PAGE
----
Last week I went to the dentist’s office, and as I sat getting a cavity filled, I realized what I wanted one of my New Year’s resolutions to be: taking better care of my teeth. While my cavity was probably a result of leftover Halloween candy and the irresistible ice cream in the freezer, I figured there must be an easy way to keep eating my sweets, in limits, but still maintain dental health.
So, I asked my aunt, a dentist, to advise me on the foods to avoid for healthy teeth and preventing another cavity filling. While these tips won’t instantly give you healthy teeth, they’re definitely worth considering if you want to strengthen your dental habits.
These ice cubes may look harmless, and they are, when set aside to melt in a drink. But chewing ice cubes is awful for your teeth — my aunt recalls dozens of patients who came in with broken teeth, just from chewing on ice.
The citric acid in fruits like oranges and lemons cause fast enamel erosion and tooth decay. However, you don’t need to completely swear off citrus. By consuming it in one sitting and washing your teeth with water after, you’re greatly decreasing the effects your exposure to citrus will have.
Wine is good for you every once in a while, but it’s definitely not to be consumed daily. Red wine not only stains your teeth but also contains acids that can wear down the surface of your teeth.
Chewy candy is not only harmful because of the sugar in it that corrodes your teeth, but also because it easily sticks to your gums and teeth.
Sour candy, like chewy candy, is not only detrimental to your teeth because of the added sugars, but also because of the acids and the fact that the candy stays in your mouth for a long time. The worst part? You can’t reverse the effects by brushing your teeth soon after you eat them, as this may cause more damage to enamel because of the acids and your toothpaste combining.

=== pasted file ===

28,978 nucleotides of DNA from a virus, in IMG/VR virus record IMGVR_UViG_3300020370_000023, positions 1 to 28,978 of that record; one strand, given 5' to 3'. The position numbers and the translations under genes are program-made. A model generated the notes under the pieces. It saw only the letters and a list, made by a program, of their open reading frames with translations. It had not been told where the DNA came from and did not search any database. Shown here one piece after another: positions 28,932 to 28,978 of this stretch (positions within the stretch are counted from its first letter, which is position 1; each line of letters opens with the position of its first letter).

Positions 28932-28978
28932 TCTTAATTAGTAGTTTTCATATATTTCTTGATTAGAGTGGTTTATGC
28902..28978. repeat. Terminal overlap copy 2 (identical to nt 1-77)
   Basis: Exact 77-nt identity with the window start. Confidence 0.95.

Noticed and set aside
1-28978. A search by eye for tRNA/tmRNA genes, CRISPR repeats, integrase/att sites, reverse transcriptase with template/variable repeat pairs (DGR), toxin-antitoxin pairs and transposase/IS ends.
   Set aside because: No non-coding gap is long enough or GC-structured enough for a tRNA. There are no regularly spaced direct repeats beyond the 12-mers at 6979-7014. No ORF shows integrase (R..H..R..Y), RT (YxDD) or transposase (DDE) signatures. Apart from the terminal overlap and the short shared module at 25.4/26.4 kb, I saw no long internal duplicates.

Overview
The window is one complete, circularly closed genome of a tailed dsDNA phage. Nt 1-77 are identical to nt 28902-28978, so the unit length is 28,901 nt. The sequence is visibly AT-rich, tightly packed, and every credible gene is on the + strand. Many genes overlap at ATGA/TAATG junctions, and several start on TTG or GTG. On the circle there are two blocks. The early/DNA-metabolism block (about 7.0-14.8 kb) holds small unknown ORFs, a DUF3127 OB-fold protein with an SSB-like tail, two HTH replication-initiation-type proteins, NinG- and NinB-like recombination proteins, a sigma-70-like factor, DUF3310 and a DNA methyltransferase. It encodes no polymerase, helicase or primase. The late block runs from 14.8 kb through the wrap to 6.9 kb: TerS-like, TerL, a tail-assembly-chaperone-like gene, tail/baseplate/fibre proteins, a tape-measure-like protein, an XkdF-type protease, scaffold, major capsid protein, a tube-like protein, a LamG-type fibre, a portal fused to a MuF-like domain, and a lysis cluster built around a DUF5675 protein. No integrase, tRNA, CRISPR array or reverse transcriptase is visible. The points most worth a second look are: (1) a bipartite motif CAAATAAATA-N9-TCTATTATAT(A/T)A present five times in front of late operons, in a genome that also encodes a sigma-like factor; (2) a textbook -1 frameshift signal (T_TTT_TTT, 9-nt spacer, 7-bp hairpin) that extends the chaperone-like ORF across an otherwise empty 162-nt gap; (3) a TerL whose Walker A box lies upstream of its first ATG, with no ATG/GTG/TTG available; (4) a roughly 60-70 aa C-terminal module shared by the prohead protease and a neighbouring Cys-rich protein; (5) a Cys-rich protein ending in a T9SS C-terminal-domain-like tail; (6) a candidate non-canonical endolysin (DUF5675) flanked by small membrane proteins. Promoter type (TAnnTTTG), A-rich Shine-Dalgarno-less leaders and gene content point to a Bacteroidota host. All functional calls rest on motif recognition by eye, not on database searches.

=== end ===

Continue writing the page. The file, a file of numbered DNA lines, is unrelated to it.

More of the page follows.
While crackers may not seem harmful because they don’t contain added sugars or acids, they are still pretty damaging to your teeth. Crackers easily stick to your teeth and contain carbohydrates that, over time, break down into sugars.
While you won’t immediately see visible effects from consuming small amounts of vinegar periodically, vinegar has been known to trigger tooth decay.
To prevent this from happening, however, a helpful tip is just to rinse out your mouth with water after consuming large amounts.
It’s no secret that coffee can produce lasting stains on your teeth, but coffee also contains acids that weaken your tooth enamel. If you’re not willing to let go of your daily cup, a less intense alternative to protect your teeth is to wash them out thoroughly with water after consumption.
So here’s the basic rule of thumb: avoid acids and foods that will obviously stain your teeth. If you can’t totally avoid these foods, make sure you are washing your teeth with water after, brushing your teeth properly, and of course flossing.